return new Message(who);
}

Note that at the class level, all methods are public.

Further, the framework also allows specifying user roles using the @RolesAllowed annotation:

@RolesAllowed("admin")
@GET("/greetings/{who}")
public Message sayHello(String who) {
    return new Message(who);
}

With this annotation, RESTX will verify if the authenticated user also has an admin role assigned. In case an authenticated user without admin roles tries to access the endpoint, the application will return a 403 instead of a 401.

By default, the user roles and credentials are stored on the filesystem, in separate files.

So, the user id with the encrypted password is stored under /data/credentials.json file:

{
    "user1": "$2a$10$iZluUbCseDOvKnoe",
    "user2": "$2a$10$oym3Swr7pScdiCXu"
}

And, the user roles are defined in /data/users.json file:

[
    {"name":"user1", "roles": ["hello"]},
    {"name":"user2", "roles": []}
]

In the sample app, the files get loaded in the AppModule via the FileBasedUserRepository class:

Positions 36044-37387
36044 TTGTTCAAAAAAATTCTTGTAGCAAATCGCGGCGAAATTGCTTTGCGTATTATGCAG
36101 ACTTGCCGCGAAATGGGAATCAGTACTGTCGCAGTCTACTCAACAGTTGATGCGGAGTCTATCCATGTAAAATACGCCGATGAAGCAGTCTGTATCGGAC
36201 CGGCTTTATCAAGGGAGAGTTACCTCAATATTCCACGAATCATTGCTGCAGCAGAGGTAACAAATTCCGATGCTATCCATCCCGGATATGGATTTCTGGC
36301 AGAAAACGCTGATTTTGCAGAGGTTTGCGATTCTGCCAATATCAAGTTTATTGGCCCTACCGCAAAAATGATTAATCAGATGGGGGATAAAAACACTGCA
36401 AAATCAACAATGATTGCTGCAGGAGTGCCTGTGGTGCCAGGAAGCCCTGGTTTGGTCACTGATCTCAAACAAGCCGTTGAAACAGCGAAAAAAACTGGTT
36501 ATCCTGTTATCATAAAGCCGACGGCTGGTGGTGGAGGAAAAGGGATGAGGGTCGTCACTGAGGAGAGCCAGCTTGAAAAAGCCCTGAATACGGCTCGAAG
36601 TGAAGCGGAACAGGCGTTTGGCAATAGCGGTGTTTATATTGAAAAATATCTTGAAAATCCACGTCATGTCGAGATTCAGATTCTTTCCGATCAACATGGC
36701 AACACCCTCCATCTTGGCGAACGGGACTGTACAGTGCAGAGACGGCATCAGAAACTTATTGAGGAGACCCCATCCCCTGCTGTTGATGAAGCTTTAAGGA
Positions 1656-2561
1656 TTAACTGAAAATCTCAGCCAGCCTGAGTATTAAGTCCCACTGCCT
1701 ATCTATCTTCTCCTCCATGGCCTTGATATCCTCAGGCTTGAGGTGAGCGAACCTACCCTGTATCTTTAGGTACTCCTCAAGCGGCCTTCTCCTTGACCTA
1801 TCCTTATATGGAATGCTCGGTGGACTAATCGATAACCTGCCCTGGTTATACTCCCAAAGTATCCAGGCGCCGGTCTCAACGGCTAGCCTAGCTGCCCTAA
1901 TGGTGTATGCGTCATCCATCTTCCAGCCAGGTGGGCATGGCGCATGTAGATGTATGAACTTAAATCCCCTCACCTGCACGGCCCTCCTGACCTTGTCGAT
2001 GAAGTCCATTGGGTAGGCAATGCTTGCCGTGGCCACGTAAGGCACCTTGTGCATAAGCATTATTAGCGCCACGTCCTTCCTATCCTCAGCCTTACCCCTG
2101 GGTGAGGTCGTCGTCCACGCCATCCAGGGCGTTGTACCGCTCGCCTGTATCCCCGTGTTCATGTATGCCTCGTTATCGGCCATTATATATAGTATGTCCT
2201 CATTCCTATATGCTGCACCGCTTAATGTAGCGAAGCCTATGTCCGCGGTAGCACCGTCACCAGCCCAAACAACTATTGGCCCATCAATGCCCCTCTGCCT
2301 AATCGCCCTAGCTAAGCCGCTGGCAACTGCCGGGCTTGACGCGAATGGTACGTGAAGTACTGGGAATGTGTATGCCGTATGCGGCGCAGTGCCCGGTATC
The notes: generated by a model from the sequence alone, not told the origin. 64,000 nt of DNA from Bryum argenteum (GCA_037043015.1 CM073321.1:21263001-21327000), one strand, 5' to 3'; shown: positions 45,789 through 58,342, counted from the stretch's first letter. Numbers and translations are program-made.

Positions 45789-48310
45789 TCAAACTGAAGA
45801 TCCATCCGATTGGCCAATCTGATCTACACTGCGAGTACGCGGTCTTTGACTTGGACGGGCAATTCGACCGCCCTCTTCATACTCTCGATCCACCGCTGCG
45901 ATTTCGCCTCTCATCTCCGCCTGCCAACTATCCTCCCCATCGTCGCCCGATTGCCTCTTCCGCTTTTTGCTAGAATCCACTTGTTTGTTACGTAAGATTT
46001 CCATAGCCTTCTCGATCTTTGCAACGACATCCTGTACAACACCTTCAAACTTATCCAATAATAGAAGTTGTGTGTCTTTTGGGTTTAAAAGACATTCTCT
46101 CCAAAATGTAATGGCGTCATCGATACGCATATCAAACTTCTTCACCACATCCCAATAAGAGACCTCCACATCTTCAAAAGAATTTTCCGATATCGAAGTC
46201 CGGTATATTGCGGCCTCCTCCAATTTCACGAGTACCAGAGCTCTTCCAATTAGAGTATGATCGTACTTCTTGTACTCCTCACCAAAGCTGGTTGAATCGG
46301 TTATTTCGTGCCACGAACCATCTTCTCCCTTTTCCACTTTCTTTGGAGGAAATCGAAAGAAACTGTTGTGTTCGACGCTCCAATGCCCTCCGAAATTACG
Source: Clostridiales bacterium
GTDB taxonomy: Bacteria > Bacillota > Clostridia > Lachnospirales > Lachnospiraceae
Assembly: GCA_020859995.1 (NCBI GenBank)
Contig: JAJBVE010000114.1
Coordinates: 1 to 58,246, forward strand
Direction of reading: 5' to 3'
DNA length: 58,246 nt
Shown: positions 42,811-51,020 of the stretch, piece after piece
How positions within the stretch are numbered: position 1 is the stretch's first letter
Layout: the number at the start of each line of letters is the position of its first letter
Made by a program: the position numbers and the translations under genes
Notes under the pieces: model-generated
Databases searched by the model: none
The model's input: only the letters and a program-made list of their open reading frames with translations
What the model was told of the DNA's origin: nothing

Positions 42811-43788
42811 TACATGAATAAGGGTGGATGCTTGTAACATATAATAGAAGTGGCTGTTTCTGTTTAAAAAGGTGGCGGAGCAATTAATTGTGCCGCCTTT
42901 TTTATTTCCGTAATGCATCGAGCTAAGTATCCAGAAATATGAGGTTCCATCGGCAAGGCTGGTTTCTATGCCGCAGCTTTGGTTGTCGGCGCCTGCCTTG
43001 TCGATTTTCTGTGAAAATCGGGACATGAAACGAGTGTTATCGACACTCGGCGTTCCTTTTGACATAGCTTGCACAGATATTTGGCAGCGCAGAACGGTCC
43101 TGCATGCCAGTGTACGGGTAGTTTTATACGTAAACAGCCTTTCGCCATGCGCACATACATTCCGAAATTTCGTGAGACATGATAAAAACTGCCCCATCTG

new FileBasedUserRepository<>(StdUser.class, mapper, 
  new StdUser("admin", ImmutableSet.<String> of("*")), 
  Paths.get("data/users.json"), Paths.get("data/credentials.json"), true)

The StdUser class holds the user objects. It can be a custom user class but it needs to be serializable into JSON.

We can, of course, use a different UserRepository implementation, like one that hits a database.


13. Conclusion

This tutorial gave an overview of the lightweight Java-based RESTX framework.

The framework is still in development and there might be some rough edges using it. Check out the official documentation for more details.

The sample bootstrapped app is available in our GitHub repository.

REST bottom

I just announced the new Spring Boot 2 material, coming in REST With Spring:

>> CHECK OUT THE LESSONS